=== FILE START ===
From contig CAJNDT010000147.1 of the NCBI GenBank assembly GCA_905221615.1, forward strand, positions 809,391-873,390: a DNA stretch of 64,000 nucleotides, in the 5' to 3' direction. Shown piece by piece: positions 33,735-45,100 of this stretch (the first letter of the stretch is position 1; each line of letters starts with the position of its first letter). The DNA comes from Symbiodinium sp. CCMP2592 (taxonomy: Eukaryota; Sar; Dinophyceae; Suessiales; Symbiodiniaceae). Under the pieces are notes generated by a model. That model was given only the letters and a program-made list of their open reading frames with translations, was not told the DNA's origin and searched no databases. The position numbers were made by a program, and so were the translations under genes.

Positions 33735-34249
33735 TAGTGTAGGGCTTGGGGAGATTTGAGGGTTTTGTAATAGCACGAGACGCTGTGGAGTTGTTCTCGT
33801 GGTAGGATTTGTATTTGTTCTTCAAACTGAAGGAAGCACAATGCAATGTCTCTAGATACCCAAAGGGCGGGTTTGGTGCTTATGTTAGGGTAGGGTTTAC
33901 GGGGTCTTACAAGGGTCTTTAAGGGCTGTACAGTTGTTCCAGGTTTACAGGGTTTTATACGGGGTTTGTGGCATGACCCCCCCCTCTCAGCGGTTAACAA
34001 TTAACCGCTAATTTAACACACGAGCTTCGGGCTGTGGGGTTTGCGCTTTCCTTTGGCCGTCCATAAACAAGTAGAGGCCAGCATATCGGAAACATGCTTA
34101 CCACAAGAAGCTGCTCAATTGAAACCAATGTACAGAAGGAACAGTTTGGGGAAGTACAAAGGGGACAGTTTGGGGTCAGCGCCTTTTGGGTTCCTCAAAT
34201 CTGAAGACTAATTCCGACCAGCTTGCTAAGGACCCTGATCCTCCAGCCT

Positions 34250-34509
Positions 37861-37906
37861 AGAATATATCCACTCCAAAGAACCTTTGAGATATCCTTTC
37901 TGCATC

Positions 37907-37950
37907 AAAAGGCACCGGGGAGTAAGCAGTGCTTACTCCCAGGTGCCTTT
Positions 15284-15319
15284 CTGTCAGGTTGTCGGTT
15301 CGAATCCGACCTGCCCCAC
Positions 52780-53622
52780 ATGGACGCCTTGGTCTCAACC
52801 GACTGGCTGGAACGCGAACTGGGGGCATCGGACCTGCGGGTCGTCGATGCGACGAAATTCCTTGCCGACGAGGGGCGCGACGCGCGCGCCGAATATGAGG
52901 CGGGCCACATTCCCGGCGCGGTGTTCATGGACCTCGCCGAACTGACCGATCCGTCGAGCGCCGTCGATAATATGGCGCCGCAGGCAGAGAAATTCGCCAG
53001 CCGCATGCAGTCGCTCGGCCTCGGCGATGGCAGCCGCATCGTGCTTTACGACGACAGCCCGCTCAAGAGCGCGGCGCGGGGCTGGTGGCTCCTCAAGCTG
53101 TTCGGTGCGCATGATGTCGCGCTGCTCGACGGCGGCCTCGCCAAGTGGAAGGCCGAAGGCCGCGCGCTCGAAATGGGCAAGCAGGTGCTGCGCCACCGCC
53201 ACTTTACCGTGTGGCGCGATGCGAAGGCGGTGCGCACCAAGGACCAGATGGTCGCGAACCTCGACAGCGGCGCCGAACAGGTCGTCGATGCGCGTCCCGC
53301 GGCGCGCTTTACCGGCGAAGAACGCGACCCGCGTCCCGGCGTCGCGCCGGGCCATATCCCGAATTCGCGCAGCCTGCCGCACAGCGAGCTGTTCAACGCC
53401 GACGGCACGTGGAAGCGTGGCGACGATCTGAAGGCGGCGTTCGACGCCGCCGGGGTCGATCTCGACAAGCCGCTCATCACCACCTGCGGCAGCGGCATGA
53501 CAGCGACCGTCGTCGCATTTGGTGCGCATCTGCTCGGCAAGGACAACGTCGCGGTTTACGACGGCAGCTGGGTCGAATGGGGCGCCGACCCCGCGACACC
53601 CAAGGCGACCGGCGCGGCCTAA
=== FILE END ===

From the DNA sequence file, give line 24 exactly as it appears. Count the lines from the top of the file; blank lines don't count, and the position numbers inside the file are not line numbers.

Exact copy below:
53201 ACTTTACCGTGTGGCGCGATGCGAAGGCGGTGCGCACCAAGGACCAGATGGTCGCGAACCTCGACAGCGGCGCCGAACAGGTCGTCGATGCGCGTCCCGC